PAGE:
Adhesion of B16 malignant melanoma cells to the endothelium and to subendothelia matrix components
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During the haematogenous spread of tumours, the metastasizing cells must arrest within the blood vessels of the organs they colonize. There is still much debate upon the mechanism of such arrest, whether it is due to mechanical trapping or, more specifically, to adhesion of the tumour cells to the blood vessel wall. This work demonstrates that tumour cells are capable of adhering to blood vessel wall components. According to the hypothesis of specific adhesion, it is thought that metastasizing tumour cells would only come into contact with the vessel wall for a very short time and therefore their adhesion to the vessel wall must be extremely rapid. It has been shown in the past that tumour cells can adhere rapidly to components of the blood vessel wall such as exposed sub-endothelial matrix. Adhesion to endothelial cells was believed to occur at a much slower rate and therefore the involvement of the endothelium during the arrest phase of the metastatic process was thought to be marginal. The experiments carried out during this study show that, in vitro, tumour cells do adhere to the endothelium at a rate comparable to that for isolated components of the sub-endothelial matrix. Furthermore, this work provides some evidence that the molecular basis for such rapid adhesion to the endothelium may be different from the ones involved in the adhesion to known components of the sub-endothelial matrix.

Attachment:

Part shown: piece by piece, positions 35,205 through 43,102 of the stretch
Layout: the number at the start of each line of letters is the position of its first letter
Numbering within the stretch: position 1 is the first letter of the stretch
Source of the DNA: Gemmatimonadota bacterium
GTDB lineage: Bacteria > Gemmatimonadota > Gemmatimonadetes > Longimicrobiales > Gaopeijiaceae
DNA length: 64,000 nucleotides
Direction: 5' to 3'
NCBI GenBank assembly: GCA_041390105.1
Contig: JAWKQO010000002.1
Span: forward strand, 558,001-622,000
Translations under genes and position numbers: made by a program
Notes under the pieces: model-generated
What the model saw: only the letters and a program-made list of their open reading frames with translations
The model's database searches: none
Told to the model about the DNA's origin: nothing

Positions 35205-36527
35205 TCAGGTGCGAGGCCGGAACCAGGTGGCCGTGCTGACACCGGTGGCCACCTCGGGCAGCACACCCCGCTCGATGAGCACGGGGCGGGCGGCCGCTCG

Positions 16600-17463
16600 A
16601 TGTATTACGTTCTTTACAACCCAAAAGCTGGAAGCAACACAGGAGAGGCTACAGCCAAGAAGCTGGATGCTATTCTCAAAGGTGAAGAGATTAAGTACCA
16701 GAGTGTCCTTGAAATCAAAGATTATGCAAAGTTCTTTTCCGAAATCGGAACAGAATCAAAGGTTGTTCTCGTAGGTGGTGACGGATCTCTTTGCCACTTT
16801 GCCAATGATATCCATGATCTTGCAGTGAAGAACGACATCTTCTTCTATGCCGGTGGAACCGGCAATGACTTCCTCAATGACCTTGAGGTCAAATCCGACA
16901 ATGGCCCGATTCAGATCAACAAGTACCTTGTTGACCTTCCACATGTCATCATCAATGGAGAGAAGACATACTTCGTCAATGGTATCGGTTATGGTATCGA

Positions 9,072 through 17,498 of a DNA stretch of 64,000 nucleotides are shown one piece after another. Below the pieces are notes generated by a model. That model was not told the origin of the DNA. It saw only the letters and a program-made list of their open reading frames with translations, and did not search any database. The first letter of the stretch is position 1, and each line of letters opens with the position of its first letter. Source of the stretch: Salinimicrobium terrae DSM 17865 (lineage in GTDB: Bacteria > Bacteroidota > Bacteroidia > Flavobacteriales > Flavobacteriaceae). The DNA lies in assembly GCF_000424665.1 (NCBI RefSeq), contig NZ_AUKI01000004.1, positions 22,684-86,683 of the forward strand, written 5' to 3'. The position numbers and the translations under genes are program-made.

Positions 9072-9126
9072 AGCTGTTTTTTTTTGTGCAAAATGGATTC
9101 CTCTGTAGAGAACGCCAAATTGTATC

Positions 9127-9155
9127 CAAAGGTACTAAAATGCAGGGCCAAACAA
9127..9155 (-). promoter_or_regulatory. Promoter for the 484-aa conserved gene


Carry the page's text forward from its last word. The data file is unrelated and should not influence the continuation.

Thesis, PhD Doctor of Philosophy
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